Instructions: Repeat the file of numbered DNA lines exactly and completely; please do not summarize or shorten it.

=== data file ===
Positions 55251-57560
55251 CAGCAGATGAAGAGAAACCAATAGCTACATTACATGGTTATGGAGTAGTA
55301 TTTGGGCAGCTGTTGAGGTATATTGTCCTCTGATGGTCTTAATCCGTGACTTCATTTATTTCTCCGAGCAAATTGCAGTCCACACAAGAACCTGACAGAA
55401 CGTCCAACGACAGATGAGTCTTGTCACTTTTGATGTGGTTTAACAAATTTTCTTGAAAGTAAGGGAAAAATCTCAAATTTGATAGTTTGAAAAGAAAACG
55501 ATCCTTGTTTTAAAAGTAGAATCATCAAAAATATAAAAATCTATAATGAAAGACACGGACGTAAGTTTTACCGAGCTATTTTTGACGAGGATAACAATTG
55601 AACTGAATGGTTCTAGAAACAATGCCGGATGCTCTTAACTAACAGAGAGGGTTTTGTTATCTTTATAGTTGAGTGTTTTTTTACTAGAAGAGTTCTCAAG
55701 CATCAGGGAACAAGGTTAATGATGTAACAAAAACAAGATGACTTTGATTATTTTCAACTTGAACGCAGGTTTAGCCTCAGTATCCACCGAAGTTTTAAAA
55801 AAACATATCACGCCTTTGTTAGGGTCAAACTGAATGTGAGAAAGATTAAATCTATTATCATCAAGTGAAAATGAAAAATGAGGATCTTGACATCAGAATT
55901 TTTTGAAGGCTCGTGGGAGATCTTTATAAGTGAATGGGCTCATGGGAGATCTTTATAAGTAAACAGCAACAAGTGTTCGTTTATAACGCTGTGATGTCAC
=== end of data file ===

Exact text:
Positions 55251-57560
55251 CAGCAGATGAAGAGAAACCAATAGCTACATTACATGGTTATGGAGTAGTA
55301 TTTGGGCAGCTGTTGAGGTATATTGTCCTCTGATGGTCTTAATCCGTGACTTCATTTATTTCTCCGAGCAAATTGCAGTCCACACAAGAACCTGACAGAA
55401 CGTCCAACGACAGATGAGTCTTGTCACTTTTGATGTGGTTTAACAAATTTTCTTGAAAGTAAGGGAAAAATCTCAAATTTGATAGTTTGAAAAGAAAACG
55501 ATCCTTGTTTTAAAAGTAGAATCATCAAAAATATAAAAATCTATAATGAAAGACACGGACGTAAGTTTTACCGAGCTATTTTTGACGAGGATAACAATTG
55601 AACTGAATGGTTCTAGAAACAATGCCGGATGCTCTTAACTAACAGAGAGGGTTTTGTTATCTTTATAGTTGAGTGTTTTTTTACTAGAAGAGTTCTCAAG
55701 CATCAGGGAACAAGGTTAATGATGTAACAAAAACAAGATGACTTTGATTATTTTCAACTTGAACGCAGGTTTAGCCTCAGTATCCACCGAAGTTTTAAAA
55801 AAACATATCACGCCTTTGTTAGGGTCAAACTGAATGTGAGAAAGATTAAATCTATTATCATCAAGTGAAAATGAAAAATGAGGATCTTGACATCAGAATT
55901 TTTTGAAGGCTCGTGGGAGATCTTTATAAGTGAATGGGCTCATGGGAGATCTTTATAAGTAAACAGCAACAAGTGTTCGTTTATAACGCTGTGATGTCAC